The capital of Kent, on the Medway, and in a tract of land of great fertility, among orchards, hop grounds, and woodlands.
Dartford, built in a valley between two hills, derives its name from its situation on a ford of the River Darent. The insurrection of Wat Tyler originated in this town, and it has also been the scene of many other important events, the record of which would excite but little interest passing railway traveller. The trade is, however, considerable. It exports agricultural produce, and there are important gunpowder mills, corn and paper mills, establishments for calico and silk, printing, and iron foundries in the neighbourhood. It has a large market, held on Saturdays. A large embattled gateway, and a stone wall enclosing 12 acres, are to be seen, the sole remains of its great nunnery, founded by Edward III. in 1371.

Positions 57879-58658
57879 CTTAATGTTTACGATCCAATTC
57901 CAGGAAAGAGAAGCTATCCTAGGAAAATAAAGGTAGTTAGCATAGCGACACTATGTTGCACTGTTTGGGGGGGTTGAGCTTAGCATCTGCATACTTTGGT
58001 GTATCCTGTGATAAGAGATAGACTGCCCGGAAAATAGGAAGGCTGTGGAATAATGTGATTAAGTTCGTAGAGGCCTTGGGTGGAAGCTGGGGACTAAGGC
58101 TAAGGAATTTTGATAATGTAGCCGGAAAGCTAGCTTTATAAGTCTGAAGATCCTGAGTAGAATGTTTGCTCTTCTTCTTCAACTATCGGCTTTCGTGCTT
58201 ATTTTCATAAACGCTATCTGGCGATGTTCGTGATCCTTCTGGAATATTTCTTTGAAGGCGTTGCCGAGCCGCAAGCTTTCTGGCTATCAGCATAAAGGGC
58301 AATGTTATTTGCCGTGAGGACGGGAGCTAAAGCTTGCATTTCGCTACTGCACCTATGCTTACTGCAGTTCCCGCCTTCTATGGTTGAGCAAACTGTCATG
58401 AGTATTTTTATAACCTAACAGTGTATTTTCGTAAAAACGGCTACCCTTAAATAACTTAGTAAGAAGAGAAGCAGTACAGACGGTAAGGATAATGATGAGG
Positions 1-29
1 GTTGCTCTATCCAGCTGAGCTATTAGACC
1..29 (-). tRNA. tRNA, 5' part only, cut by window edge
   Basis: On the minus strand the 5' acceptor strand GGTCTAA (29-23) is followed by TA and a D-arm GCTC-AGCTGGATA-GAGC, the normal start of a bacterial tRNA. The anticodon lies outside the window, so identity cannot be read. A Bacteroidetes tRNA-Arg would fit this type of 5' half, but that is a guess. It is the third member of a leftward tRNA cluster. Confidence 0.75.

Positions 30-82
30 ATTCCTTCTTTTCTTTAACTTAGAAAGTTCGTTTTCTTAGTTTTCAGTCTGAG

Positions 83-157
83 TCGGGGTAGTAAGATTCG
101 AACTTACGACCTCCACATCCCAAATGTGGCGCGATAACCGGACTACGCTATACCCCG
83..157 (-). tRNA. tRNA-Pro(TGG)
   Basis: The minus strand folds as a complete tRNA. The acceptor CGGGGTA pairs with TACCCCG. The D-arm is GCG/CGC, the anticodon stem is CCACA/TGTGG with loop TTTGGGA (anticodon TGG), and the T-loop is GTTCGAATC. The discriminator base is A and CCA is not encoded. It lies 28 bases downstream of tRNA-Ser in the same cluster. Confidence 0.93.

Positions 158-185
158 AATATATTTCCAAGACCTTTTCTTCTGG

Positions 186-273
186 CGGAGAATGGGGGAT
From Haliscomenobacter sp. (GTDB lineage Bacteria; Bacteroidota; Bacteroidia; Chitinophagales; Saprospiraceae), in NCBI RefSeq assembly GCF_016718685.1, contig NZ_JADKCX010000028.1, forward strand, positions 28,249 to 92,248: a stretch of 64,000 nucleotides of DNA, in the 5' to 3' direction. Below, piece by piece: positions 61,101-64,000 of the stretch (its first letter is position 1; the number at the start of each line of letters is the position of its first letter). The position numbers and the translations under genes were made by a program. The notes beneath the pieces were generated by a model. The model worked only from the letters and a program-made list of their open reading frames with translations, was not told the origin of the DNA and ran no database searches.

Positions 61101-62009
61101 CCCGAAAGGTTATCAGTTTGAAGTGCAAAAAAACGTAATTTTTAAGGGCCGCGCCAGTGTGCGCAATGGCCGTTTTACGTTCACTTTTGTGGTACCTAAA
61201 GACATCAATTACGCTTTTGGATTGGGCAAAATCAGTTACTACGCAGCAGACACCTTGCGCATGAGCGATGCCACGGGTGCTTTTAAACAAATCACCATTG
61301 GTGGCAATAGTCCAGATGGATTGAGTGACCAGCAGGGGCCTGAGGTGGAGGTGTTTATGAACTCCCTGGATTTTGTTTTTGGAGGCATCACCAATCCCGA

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This ancient borough town, having been a British town before the Roman invasion, stands in a rich vale on the banks of the Medway.
Nature has eminently favoured this town by the salubrity of its air, the potency of its mineral springs, and the adjacent appendages of romantic and agreeable scenery.